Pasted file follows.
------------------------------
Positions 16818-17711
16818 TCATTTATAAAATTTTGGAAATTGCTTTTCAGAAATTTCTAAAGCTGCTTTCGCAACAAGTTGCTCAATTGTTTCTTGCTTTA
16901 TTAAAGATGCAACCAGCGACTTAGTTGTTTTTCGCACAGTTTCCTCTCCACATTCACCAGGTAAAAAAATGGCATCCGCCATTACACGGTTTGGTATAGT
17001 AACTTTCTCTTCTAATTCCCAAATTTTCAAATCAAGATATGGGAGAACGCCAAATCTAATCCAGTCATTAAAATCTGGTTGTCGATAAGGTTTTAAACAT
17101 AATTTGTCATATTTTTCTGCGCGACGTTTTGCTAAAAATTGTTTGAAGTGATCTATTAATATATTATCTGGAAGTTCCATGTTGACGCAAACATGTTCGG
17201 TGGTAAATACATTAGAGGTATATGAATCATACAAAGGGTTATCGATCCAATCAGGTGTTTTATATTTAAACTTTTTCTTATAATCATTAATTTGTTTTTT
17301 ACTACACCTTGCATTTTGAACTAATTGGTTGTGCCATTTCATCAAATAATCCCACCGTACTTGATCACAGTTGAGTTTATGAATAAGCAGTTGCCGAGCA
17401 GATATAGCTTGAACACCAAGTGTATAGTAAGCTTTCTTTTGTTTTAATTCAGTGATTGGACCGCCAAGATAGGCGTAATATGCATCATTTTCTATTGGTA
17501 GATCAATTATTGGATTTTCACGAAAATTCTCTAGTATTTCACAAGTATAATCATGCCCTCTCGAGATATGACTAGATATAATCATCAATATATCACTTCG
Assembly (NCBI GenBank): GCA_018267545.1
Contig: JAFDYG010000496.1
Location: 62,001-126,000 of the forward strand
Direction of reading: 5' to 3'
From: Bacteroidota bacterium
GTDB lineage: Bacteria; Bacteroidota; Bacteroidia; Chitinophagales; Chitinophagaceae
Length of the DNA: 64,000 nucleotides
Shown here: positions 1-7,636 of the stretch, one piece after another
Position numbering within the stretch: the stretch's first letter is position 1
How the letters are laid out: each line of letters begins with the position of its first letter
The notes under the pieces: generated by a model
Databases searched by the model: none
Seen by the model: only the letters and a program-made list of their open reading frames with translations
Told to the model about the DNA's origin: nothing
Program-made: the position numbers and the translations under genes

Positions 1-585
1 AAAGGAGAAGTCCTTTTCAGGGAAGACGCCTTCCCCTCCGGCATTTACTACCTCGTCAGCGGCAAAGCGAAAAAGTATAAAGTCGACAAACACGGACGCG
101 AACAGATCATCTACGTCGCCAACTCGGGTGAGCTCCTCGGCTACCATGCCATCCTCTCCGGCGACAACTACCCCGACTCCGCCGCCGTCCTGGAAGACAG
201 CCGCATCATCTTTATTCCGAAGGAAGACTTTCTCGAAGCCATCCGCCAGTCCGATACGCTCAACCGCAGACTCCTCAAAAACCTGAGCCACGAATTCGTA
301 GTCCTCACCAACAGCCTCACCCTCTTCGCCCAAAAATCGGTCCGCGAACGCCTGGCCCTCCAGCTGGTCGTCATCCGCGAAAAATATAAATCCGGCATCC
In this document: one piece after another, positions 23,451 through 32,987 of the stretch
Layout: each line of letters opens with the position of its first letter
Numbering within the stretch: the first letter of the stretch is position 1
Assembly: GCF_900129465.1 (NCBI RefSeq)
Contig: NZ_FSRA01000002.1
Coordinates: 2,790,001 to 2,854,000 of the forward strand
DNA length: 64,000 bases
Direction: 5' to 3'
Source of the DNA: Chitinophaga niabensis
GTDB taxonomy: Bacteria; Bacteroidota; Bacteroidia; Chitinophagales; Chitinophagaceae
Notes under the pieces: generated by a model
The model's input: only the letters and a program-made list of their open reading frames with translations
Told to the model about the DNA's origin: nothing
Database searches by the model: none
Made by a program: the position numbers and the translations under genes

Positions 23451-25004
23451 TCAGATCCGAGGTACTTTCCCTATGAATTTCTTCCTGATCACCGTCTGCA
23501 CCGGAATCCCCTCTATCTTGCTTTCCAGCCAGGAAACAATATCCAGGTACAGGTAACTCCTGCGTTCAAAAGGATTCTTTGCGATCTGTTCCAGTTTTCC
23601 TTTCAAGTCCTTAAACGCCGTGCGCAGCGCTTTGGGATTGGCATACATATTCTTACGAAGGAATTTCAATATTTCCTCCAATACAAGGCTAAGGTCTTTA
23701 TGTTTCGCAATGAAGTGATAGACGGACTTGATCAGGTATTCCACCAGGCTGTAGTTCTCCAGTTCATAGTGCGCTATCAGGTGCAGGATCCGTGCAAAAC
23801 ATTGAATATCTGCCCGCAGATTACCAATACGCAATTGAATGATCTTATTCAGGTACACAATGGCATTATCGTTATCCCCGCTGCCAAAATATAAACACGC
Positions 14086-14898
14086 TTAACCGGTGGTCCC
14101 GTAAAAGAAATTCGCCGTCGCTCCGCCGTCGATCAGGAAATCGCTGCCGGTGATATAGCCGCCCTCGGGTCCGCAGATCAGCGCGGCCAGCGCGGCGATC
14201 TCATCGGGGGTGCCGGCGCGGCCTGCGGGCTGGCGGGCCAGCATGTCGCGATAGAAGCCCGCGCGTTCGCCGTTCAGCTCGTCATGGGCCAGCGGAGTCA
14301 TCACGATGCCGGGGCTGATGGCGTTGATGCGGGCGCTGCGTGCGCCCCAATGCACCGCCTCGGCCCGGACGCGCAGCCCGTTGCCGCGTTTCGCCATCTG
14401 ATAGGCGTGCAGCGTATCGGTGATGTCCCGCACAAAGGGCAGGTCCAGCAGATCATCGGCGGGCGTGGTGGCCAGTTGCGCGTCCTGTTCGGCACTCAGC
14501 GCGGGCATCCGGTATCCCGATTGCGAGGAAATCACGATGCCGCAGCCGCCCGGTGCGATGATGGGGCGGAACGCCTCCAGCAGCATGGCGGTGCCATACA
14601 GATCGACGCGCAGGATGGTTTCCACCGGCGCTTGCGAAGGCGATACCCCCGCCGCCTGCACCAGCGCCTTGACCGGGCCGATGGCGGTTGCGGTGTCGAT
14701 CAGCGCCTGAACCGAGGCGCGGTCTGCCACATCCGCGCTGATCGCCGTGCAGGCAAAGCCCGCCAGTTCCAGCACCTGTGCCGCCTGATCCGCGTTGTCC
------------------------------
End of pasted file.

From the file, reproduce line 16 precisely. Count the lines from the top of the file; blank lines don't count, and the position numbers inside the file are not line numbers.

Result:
Length of the DNA: 64,000 nucleotides